The Old Vic’s ‘The Master Builder’ takes a great play and a great lead actor and manages to create something disappointingly prosaic. Let’s hope that the first London audience of 1893 got something better.
Spectre is in many ways excellent – but as a whole it is muddled, and blunts its own political point.
There are two ways of looking at things: tragically and comedically. Tolstoy recommends tragedy. But when it comes to personal troubles, there’s everything to be said for comedy.
This lavish, likeable, intelligent adaptation shows more of what Virginia Woolf characterised as the English ‘instinct to enjoy’ than of the Russian, and Tolstoyan, capacity to ‘suffer and understand’. So enjoy.
‘Re:Home’ is a striking piece of verbatim theatre reflecting on the changes in the Beaumont Road Estate in Leyton, London, in the decade since the demolition of its 1960s towers. The narrative? Life there still isn’t perfect – but it’s a lot better.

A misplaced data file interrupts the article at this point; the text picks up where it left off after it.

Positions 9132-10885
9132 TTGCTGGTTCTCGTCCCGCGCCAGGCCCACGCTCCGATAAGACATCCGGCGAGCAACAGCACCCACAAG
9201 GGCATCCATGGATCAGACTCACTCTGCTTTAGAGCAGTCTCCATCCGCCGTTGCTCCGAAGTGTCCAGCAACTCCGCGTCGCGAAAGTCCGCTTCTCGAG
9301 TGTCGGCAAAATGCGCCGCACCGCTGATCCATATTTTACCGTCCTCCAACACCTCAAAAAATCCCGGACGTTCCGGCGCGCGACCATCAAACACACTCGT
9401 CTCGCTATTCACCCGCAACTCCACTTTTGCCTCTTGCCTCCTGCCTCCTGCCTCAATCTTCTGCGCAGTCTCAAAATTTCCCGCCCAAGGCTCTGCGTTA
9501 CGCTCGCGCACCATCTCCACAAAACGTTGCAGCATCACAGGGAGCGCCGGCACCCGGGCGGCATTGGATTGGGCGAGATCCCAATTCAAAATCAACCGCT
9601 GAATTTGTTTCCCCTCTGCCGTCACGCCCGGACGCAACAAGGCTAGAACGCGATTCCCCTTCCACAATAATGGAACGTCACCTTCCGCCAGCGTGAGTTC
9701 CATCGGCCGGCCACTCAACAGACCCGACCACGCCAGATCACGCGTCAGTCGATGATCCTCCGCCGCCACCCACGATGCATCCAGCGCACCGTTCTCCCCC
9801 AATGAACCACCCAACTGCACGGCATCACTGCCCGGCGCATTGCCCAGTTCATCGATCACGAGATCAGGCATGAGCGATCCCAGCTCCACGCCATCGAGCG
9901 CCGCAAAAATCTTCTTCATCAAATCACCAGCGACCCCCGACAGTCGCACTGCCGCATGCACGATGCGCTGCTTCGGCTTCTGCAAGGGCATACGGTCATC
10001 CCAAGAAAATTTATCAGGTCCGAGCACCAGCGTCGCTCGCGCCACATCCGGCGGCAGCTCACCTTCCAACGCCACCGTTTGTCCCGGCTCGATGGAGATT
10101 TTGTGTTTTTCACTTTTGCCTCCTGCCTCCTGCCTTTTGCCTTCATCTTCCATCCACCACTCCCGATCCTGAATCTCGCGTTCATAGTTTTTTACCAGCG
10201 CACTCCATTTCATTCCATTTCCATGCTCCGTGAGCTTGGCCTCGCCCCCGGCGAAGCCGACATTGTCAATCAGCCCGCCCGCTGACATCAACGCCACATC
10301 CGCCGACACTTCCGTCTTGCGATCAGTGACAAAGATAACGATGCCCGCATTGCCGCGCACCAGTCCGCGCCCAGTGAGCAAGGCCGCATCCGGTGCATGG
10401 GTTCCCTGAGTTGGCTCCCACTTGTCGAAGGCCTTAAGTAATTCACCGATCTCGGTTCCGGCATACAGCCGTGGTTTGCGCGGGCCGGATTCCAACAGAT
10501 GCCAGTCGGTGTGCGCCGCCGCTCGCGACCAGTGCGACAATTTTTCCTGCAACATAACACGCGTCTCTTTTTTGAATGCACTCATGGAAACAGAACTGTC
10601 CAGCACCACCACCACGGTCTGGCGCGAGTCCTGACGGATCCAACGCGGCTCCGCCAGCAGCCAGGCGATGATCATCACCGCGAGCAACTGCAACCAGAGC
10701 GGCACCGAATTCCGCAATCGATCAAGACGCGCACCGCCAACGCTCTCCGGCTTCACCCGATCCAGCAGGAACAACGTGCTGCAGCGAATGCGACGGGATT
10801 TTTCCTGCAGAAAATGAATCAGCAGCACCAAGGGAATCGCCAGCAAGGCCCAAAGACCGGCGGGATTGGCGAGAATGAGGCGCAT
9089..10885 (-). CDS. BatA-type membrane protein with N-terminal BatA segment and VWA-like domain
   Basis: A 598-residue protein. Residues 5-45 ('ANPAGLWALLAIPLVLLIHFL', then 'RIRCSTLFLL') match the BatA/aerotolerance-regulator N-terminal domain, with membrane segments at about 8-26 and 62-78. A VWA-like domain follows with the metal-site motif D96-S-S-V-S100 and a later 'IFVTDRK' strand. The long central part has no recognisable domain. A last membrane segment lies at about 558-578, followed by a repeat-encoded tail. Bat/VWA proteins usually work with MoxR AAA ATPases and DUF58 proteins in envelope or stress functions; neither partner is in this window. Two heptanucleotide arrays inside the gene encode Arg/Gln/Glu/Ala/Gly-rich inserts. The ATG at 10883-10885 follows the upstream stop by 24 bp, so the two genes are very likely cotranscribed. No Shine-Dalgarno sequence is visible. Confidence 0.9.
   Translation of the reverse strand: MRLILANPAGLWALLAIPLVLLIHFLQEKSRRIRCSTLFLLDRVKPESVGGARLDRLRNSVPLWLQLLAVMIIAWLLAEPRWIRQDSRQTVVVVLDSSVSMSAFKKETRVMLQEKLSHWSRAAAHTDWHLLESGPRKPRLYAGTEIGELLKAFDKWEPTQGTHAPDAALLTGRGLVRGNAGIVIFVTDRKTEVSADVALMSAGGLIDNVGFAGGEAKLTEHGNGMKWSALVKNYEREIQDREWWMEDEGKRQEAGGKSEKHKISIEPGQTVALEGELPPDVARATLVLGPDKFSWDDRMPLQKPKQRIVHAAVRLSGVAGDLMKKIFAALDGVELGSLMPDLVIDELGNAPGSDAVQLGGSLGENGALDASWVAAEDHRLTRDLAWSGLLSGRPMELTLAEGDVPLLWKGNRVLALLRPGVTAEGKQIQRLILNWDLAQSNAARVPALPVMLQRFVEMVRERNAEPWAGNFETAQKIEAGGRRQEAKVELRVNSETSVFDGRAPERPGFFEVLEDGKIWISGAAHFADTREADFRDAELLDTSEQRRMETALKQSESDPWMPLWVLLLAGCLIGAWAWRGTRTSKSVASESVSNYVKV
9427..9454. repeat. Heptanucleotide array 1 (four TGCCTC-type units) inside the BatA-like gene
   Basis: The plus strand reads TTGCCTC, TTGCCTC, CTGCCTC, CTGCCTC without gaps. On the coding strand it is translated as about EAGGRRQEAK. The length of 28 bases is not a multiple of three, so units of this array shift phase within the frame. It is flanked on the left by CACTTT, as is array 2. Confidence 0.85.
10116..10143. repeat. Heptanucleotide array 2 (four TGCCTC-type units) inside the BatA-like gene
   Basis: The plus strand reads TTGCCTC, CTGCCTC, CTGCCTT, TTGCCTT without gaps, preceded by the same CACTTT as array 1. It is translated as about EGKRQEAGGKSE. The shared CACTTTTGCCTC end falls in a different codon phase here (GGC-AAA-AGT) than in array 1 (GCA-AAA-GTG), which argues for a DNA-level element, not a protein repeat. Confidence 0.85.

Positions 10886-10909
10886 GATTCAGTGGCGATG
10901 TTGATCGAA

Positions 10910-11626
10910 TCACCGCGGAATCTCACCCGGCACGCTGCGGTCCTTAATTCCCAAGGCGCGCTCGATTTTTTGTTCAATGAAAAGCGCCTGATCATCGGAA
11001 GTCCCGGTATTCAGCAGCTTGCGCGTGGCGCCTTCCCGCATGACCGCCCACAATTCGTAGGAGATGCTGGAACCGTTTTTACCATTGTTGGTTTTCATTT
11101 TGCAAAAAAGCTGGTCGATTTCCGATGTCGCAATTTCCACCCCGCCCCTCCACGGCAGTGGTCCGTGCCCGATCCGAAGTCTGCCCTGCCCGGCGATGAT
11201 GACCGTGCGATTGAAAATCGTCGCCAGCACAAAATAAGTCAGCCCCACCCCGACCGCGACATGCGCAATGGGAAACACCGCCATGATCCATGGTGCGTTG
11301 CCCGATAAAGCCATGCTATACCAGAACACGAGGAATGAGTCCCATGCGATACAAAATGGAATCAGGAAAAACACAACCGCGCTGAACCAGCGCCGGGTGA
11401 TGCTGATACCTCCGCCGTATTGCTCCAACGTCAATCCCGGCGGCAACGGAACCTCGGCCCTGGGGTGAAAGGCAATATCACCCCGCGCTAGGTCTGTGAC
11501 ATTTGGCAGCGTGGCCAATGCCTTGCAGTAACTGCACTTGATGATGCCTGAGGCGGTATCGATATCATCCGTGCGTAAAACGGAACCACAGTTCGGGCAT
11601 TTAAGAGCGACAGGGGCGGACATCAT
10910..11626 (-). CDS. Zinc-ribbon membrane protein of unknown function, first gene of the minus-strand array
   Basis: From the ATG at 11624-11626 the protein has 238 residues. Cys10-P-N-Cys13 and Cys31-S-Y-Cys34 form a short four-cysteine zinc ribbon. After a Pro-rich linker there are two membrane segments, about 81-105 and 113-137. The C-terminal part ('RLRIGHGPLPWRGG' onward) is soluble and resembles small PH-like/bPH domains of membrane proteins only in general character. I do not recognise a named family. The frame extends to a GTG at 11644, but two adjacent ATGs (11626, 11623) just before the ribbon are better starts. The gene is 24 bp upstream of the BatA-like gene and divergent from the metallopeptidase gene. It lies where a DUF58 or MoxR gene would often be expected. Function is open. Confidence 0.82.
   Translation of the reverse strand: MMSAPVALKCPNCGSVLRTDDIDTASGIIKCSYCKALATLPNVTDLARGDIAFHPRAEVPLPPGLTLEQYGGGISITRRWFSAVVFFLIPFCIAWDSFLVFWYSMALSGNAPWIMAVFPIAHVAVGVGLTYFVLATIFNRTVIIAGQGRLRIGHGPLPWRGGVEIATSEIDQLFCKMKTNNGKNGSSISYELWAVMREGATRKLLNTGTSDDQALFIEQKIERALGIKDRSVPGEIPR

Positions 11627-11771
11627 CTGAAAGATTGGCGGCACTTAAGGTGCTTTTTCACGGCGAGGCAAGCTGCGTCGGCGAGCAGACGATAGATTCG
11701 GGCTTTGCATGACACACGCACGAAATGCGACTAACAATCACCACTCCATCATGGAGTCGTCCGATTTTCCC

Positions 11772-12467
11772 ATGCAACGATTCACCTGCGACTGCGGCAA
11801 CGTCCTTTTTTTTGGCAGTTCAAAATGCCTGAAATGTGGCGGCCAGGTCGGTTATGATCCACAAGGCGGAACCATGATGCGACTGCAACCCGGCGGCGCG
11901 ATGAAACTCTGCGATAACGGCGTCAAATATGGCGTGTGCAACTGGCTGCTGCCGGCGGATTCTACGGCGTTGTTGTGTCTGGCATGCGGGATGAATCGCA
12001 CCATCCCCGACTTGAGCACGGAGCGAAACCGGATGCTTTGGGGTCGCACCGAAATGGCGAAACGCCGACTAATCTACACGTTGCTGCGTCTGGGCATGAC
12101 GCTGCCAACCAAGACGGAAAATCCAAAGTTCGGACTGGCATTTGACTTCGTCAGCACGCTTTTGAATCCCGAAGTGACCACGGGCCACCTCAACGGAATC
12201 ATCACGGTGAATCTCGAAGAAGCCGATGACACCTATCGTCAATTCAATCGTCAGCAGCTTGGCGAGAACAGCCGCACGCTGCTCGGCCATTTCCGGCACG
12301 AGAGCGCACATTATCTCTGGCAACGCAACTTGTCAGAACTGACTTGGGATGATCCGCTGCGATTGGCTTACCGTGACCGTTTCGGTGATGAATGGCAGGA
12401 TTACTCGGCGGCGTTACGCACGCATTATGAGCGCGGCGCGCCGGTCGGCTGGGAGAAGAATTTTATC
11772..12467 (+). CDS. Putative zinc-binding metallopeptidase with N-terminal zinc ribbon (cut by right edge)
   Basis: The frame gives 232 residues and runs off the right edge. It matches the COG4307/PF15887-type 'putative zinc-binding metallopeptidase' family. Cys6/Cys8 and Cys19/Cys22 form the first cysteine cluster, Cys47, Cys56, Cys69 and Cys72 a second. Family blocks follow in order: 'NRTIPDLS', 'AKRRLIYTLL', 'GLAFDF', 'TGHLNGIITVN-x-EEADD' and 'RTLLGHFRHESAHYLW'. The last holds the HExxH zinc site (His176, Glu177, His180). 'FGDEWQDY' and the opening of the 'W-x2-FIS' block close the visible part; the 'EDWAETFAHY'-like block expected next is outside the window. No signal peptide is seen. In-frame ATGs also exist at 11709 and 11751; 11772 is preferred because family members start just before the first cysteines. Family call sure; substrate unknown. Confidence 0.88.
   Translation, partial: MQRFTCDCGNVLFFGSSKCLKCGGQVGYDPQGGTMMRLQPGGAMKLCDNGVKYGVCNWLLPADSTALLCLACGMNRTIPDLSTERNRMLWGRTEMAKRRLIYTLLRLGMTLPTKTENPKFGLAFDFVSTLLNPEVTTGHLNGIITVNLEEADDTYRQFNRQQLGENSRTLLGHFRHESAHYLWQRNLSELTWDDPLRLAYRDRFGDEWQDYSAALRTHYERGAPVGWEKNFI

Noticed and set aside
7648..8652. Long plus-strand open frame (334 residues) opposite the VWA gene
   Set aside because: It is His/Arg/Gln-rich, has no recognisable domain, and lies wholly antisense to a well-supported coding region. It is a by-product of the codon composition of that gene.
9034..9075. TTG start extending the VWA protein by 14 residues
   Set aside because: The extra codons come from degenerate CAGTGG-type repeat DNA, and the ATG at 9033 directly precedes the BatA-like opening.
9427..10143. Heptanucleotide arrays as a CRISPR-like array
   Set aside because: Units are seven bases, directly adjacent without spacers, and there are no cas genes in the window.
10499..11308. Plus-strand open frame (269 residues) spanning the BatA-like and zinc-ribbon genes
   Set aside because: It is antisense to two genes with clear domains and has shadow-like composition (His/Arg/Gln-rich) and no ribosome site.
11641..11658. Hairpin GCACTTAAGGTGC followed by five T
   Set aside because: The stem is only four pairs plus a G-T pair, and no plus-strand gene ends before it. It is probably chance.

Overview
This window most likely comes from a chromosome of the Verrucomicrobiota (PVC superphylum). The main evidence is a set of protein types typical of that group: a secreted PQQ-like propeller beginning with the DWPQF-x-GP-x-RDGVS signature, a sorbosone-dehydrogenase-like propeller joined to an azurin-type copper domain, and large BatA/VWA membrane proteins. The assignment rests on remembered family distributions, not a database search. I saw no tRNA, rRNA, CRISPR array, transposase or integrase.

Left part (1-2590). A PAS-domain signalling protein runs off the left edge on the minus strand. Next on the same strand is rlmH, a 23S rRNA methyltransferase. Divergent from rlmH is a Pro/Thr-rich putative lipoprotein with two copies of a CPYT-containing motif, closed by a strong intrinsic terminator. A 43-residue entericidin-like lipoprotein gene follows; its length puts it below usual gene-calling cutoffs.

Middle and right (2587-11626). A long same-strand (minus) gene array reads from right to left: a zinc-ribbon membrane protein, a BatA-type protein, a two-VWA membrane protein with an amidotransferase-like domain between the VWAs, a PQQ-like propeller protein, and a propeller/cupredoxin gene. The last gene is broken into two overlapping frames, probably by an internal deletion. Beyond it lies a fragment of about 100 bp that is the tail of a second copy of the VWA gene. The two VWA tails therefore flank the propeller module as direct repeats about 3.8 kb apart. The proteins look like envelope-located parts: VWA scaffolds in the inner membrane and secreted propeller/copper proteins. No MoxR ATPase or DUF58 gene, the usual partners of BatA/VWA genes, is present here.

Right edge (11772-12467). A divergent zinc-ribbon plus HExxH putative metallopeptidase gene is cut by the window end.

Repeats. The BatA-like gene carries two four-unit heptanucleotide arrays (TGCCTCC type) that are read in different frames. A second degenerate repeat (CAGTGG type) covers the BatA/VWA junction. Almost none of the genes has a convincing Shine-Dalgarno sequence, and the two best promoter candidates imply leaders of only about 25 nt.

The newly-reopened Tottenham Court Road Station is a crushing disappointment. But the sinister Centre Point which soars above it still inspires me.
Ben Power’s conflation of three early mining plays by DH Lawrence works well, in a moving production at the National Theatre’s Dorfman Theatre.
A yearling dog-owner, I decide to write a numbered list – of the kind that I adore to read – of that things that I have learned that no listicle had ever alerted me to.
I do something that I try to avoid doing, and revisit my old university. Nostalgia-averse, the day turns out better than I’d expected, and much better than a similar visit was for Nabokov in 1937.